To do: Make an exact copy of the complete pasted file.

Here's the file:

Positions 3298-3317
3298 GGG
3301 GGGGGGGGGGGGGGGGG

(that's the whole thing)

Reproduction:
Positions 3298-3317
3298 GGG
3301 GGGGGGGGGGGGGGGGG